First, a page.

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Article
January 1976

Sensorineural Deafness Due to Osteitis Fibrosa

Author Affiliations

From the Department of Surgery, Section of Otolaryngology, Pritzker School of Medicine, University of Chicago, Chicago.

Arch Otolaryngol. 1976;102(1):37-42. doi:10.1001/archotol.1976.00780060083011
Abstract

• A 91-year-old woman with deafness died from renal failure. Autopsy revealed osteitis fibrosa cystica generalisata, chronic myeloid leukemia, renal atrophy, and hyperplastic parathyroid glands. The temporal bones showed senile osteroporosis, osteitis fibrosa, and chronic myeloid leukemia.

The inner ears showed extensive degeneration of cochlear sensorineural elements. The perilymph showed a general increased staining reaction with hematoxylin-eosin that was most evident in localized areas, where marrow spaces of osteitis fibrosa communicated directly with perilymph.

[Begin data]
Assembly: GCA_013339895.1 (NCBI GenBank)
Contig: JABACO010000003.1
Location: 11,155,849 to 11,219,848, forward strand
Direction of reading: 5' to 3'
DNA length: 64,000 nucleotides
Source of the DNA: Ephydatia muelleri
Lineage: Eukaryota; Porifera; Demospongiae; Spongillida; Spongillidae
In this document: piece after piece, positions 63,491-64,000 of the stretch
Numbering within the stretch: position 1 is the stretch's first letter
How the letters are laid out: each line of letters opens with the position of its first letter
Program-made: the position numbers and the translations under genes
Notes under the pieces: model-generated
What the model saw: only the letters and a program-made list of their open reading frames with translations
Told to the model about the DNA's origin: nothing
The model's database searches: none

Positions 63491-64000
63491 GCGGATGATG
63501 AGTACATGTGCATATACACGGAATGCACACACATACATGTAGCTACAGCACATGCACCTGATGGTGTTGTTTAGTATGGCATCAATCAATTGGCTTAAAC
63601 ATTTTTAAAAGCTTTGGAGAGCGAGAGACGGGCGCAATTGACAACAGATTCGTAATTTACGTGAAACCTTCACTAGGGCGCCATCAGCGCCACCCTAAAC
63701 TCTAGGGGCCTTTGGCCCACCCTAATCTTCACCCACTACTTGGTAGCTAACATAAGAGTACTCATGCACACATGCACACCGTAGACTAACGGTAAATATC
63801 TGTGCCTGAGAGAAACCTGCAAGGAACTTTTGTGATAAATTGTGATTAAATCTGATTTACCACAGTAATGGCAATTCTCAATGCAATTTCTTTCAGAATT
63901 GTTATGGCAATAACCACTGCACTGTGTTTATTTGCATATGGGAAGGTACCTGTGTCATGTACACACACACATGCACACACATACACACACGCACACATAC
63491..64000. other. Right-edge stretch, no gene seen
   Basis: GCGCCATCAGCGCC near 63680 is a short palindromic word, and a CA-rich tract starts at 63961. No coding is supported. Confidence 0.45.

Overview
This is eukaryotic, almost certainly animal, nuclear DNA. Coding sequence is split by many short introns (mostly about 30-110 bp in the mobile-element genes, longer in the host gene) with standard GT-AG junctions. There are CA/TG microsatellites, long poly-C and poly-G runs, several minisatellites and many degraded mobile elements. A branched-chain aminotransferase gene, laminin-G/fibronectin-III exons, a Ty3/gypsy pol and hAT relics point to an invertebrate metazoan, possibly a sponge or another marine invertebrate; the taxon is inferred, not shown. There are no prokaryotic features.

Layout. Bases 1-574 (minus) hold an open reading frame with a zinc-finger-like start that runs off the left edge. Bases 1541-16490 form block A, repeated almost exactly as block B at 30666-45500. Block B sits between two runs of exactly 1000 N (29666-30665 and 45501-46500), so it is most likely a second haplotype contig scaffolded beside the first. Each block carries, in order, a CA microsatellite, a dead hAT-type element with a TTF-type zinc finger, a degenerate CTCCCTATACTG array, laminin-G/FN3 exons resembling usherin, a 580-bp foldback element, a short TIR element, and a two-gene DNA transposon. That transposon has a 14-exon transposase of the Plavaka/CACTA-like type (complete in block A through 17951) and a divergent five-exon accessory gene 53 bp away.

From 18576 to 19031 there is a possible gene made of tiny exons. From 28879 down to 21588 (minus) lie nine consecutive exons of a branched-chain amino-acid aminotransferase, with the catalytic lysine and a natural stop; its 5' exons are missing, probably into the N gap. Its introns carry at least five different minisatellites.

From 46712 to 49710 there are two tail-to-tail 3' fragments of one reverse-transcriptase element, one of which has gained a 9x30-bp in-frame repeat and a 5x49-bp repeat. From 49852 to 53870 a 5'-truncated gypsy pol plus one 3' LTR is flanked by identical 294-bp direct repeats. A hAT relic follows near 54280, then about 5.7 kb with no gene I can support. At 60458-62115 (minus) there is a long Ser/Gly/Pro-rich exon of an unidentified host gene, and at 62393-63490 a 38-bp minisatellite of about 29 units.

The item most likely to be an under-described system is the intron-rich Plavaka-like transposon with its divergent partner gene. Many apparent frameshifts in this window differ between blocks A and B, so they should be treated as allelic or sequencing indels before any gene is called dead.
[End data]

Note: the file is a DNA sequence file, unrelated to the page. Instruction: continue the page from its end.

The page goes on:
It appears that the active diseased marrow exerted a toxic effect on the sensorineural elements of the cochlea by diffusion through the perilymph.

(Arch Otolaryngol 102:37-42, 1976)

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